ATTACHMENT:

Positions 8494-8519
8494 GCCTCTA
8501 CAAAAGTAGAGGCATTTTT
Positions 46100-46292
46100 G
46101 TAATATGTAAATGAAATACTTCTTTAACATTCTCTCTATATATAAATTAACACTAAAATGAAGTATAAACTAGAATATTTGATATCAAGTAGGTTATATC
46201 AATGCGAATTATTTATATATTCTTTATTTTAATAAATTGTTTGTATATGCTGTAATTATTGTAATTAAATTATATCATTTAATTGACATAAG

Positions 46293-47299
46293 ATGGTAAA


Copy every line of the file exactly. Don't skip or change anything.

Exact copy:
Positions 8494-8519
8494 GCCTCTA
8501 CAAAAGTAGAGGCATTTTT
Positions 46100-46292
46100 G
46101 TAATATGTAAATGAAATACTTCTTTAACATTCTCTCTATATATAAATTAACACTAAAATGAAGTATAAACTAGAATATTTGATATCAAGTAGGTTATATC
46201 AATGCGAATTATTTATATATTCTTTATTTTAATAAATTGTTTGTATATGCTGTAATTATTGTAATTAAATTATATCATTTAATTGACATAAG

Positions 46293-47299
46293 ATGGTAAA